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Anyone for wheelchair tennis? Enjoy a simple introduction to playing wheelchair tennis from Paralympic legends Peter Norfolk and Ade Adepitan. Read a transcript of the video here (word, 39 KB, opens in new window)
One of the fastest growing wheelchair sports in the world, wheelchair tennis integrates very easily with the non-disabled game since it can be played on any regular tennis court, with no modifications to rackets or balls. Wheelchair tennis players are allowed two bounces of the ball and can easily play against other wheelchair tennis players, as well as alongside or against non-disabled friends and family.
One of the biggest myths about wheelchair tennis is that you have to use a chair in your everyday life in order to be eligible to play. In actual fact, the game is open to anyone with a physical disability including, but by no means limited to, spinal injuries, spina bifida, limb loss, hyper mobility and cerebral palsy.We're running subsidised camps nationwide throughout 2014 where licensed coaches will introduce you to the basics of the game, provide equipment for you to use (such as sports wheelchairs) and give you information on where you can continue playing locally. You can also find a nationwide list of wheelchair tennis sessions here.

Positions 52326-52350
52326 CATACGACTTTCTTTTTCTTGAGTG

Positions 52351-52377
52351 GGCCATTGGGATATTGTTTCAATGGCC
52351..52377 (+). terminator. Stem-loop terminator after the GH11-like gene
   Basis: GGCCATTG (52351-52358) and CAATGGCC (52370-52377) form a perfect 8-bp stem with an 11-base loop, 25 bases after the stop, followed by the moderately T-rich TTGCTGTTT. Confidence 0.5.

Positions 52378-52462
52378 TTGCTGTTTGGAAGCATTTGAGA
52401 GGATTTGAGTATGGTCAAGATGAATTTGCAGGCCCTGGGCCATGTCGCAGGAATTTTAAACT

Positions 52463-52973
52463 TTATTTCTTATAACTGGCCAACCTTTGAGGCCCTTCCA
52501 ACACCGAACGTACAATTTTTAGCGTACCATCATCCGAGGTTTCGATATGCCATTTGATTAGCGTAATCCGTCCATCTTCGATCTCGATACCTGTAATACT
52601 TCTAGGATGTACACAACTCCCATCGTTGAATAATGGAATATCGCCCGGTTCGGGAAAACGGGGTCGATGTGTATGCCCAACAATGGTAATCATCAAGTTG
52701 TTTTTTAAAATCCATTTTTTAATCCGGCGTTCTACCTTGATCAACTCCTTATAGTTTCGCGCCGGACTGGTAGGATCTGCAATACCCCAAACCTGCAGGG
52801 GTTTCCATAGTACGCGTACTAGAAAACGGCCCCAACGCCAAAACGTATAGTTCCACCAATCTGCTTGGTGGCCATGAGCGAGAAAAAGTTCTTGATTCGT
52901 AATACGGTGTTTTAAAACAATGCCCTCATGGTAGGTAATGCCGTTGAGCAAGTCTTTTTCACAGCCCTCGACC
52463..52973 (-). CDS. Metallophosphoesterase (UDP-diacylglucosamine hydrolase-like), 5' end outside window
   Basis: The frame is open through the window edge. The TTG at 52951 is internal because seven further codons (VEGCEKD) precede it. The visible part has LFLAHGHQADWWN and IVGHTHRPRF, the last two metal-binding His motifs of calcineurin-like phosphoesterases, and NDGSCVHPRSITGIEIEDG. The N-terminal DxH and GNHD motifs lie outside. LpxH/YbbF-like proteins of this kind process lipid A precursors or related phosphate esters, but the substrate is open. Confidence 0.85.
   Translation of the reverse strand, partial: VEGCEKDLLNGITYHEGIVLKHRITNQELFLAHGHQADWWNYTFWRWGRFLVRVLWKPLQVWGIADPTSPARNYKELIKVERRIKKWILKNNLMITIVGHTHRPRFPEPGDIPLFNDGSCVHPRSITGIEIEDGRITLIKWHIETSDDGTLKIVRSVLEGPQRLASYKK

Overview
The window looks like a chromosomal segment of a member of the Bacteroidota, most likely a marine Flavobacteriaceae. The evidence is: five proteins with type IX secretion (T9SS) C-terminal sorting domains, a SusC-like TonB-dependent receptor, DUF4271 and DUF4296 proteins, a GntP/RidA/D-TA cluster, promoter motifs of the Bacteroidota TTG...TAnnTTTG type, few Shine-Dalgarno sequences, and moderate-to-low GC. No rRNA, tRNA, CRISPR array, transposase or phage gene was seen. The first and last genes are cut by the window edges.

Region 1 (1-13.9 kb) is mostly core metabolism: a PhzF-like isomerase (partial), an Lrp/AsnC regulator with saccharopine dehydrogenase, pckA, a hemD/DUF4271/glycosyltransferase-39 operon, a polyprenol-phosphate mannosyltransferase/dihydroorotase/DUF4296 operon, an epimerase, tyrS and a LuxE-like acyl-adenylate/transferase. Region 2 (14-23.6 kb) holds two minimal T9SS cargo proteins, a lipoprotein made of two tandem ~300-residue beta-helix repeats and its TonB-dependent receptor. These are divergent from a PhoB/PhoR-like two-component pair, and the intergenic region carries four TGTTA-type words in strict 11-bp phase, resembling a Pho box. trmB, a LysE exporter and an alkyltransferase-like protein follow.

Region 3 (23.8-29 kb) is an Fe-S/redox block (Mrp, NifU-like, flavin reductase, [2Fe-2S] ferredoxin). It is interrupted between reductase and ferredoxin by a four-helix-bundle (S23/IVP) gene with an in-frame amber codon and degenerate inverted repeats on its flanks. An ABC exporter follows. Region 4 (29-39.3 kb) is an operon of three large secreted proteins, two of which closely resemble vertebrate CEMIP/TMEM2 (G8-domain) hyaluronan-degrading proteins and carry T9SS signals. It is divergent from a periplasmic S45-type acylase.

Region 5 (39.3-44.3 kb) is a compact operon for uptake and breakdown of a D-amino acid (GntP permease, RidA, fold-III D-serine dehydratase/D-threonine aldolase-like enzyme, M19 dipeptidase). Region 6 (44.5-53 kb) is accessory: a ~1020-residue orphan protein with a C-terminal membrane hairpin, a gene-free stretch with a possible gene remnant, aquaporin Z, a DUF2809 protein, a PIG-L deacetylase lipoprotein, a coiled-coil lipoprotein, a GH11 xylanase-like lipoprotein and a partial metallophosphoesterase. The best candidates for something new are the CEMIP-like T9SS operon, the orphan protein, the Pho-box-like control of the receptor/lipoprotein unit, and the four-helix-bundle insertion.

If you'd rather give tennis a go yourself, you can simply find a friend of family member to play with and head to your local tennis courts to have some fun - visit allplay tennis to find your nearest accessible venue.
There are opportunities to enter tournaments from beginner level right up to the ITF Wheelchair Tennis Tour, where the world's top players compete in three divisions - men, women and quad, which is for those with a disability in three or more limbs. As well as a record 9 events in Great Britain on the 2014 ITF Tour, there is a Wheelchair Tennis Development Series open for absolutely anyone who would like to compete and there are plenty of other local events too.
We are always looking for the next British stars on the national and international wheelchair tennis tours and our Talent ID system looks to find promising talent from juniors all the way through to people who have acquired a disability later in life. Find out more on our Talent ID page.
Watch a video from a wheelchair tennis camp
You can get started in a day chair (if you use one) but you will find movement around the court improves when using a tennis chair as they are specifically designed for that purpose with an anti-tip wheel at the back and the side wheels being on an angle to help with changing direction.
There are tennis chairs available at all centres supported by the Tennis Foundation or you can contact the Dan Maskell Tennis Trust to apply for a grant to purchase your own.